Another memorable moment for me was attending a screening camp where women came for screening. There, we met two young female gynecologists who were volunteering their time that day to screen women. The event lasted for hours, and they diligently and patiently saw each patient. To me, this was a testament to the value these young doctors saw in this work.

Reading to prepare…

First, I read A Fine Balance by Rohinton Mistry. This sweeping novel tells the story of very low-class tailors as they navigate pre-partition India until the presidency of Indira Ghandi. The author uses their stories to explain the cultural, political and economic changes the country went through during this period.
Behind the Beautiful Forevers by Katherine Boo. It is challenging to summarize the impact that this book has on a reader. It tells the stories of many families living in one of the poorest and largest slums in Mumbai and highlights the challenges facing modern day India.
Third, The Last Mughal by William Dalrymple. This historical account tells the story of the Sepoy Rebellion of 1857 and the transition from governance from the East India Company to the British Crown as well as the downfall of the Last Mughal, Zafar.

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An Intergenerational Approach
Malea had asked for the HPV vaccine at her local health center, but had heard they were out, and was calling to inquire where she could receive the vaccine.

HOW A NATIONAL COMMUNICATIONS CAMPAIGN IS DRIVING DEMAND FOR THE HPV VACCINE

By PSI Caribbean

At the start of December, we received a call at the office from a woman named Malea who had seen our vaccination ad on TV.  She had asked for the HPV vaccine at her local health center, but had heard they were out, and was calling to inquire where she could receive the vaccine.

PSI Caribbean took down her information, and upon contacting a few health centers, discovered they were in fact out of the vaccine. The team was able to reach out to the Expanded Program on Immunization (EPI) unit and obtain an update as to when new vaccines were expected to be at the health centers.

When the team followed up with Malea to let her know when her health center would receive their supply, she then proceeded to ask questions about HPV DNA testing. She was able receive information about this type of testing and learned where in the private health sector she could access the test. She also about screening more broadly. Malea left the call super motivated to get screened and where to receive screening – all due to that one TV ad.

PSI Caribbean

  • ^33% increased screenings for cervical cancer
  • 92 providers trained in cervical cancer care and treatment
(The project's) impact on me, both as a funder but also as a human being, will continue to play out and reveal themselves to me in years to come. Julia Lourie, Maverick Collective Member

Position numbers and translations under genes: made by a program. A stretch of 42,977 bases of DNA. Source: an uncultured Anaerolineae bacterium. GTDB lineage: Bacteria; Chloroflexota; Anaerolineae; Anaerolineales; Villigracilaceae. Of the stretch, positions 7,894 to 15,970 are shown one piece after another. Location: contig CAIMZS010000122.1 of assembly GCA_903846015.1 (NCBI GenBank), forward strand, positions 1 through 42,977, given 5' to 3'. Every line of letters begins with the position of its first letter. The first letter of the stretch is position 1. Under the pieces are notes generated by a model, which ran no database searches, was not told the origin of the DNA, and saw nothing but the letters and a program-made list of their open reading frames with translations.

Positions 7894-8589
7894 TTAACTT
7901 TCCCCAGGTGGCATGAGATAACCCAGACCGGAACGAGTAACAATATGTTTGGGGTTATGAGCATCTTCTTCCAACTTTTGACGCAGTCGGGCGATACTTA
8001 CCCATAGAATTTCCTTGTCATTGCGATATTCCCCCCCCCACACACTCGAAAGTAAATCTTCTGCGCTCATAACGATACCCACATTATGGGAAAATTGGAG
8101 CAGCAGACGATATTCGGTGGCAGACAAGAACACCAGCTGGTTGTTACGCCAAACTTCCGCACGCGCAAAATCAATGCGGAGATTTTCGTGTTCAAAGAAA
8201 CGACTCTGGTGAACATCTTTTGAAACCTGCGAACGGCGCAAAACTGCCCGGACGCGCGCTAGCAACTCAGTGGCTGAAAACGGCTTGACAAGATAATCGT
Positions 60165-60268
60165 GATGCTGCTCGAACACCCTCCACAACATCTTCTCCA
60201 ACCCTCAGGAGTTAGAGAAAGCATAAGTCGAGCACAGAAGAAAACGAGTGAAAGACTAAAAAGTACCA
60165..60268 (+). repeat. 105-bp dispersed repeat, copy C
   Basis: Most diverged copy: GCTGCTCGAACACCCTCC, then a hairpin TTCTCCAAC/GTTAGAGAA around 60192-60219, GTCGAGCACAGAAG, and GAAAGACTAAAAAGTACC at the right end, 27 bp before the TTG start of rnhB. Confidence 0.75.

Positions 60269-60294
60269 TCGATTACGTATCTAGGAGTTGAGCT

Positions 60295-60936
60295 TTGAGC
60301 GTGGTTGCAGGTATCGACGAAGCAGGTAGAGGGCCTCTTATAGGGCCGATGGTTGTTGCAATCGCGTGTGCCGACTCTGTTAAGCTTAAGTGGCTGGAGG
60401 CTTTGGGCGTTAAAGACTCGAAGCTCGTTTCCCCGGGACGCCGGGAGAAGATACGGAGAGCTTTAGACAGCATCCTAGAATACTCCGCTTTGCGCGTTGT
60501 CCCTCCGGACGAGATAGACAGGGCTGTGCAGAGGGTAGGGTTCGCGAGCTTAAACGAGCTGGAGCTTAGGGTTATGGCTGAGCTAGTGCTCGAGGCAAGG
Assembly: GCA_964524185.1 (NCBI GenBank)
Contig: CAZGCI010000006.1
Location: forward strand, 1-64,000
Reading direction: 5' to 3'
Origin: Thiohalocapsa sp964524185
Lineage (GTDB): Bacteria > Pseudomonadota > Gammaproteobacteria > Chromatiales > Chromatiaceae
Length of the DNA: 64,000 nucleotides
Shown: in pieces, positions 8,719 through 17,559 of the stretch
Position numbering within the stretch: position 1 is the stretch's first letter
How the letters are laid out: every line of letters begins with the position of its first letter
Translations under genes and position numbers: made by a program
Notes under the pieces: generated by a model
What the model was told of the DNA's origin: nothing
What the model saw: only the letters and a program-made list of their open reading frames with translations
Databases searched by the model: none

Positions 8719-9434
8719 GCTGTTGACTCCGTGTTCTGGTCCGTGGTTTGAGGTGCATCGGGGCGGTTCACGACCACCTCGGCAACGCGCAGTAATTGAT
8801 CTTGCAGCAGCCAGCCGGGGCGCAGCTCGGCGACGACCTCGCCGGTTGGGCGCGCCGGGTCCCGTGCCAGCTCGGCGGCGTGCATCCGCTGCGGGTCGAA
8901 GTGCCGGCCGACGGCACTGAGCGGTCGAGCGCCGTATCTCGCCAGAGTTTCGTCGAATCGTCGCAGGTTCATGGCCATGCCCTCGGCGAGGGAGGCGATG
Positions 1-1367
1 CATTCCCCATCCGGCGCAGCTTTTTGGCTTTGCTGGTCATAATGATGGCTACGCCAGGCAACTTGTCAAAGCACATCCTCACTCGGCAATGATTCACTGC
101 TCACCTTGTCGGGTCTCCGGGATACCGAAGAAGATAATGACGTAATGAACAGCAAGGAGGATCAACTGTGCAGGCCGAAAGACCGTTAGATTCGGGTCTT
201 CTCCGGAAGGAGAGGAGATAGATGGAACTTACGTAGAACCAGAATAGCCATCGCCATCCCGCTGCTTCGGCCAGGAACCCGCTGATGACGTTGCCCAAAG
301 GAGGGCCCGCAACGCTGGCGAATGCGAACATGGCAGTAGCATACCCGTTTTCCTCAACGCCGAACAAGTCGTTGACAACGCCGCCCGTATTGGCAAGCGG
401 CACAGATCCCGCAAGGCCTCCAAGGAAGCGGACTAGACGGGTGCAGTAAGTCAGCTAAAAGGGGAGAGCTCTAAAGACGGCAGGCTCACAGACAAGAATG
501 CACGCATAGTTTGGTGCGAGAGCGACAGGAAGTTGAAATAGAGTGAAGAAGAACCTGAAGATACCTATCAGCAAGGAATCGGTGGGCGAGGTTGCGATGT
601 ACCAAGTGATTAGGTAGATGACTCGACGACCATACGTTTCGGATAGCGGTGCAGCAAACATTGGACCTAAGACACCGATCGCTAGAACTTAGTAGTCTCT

Overcoming the Barriers to HPV Vaccination and Screening for Cervical Cancer

Trinidad has one of the highest cancer mortality rates in the Caribbean. Over 549,000 women over the age of 15 are at risk of developing cervical cancer in Trinidad. It is the most frequent cancer among women aged 15-44 and the second leading cause of cancer death, after breast cancer. Despite being a highly preventable and treatable disease.

This project worked to prevent unnecessary deaths and illness resulting from cervical cancer by taking a life cycle approach: offering preventative care through the vaccine before instances of cancer become likely, while bolstering the capacity and quality of screening and treatment options for mature women.

A fascinating moment…

On one trip down to Trinidad and Tobago, at the time I was taking oral hormonal birth control and I totally forgot my pack! I was able to go to a normal pharmacy and just get over the counter for $5 a pack of birth control. And I called my OB-GYN. I said, “Is this compatible? Is this similar dosage?” And she said, “Yes.” That would not have been possible at home.

Not always glamorous…

There’s the hi-fi stuff with the lo-fi stuff. On one side, we had this global health NGO with over 50 years of experience called PSI behind us, and we have experts on experts and such a deep bench of resources and partnership. And on the other, there are moments when we’re cutting out pictures from magazines to make collages to talk about what we think the storyline should be like. And that’s very humanizing.

A force for good…

Wendy and Paige have really made it their mission to bring awareness about cervical cancer to Trinidad and to the region and help prevent it. To see the advocacy efforts of Wendy and Paige and joining forces with ASDF, it was pretty serendipitous. And for me, very, very meaningful.

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A is for Advocacy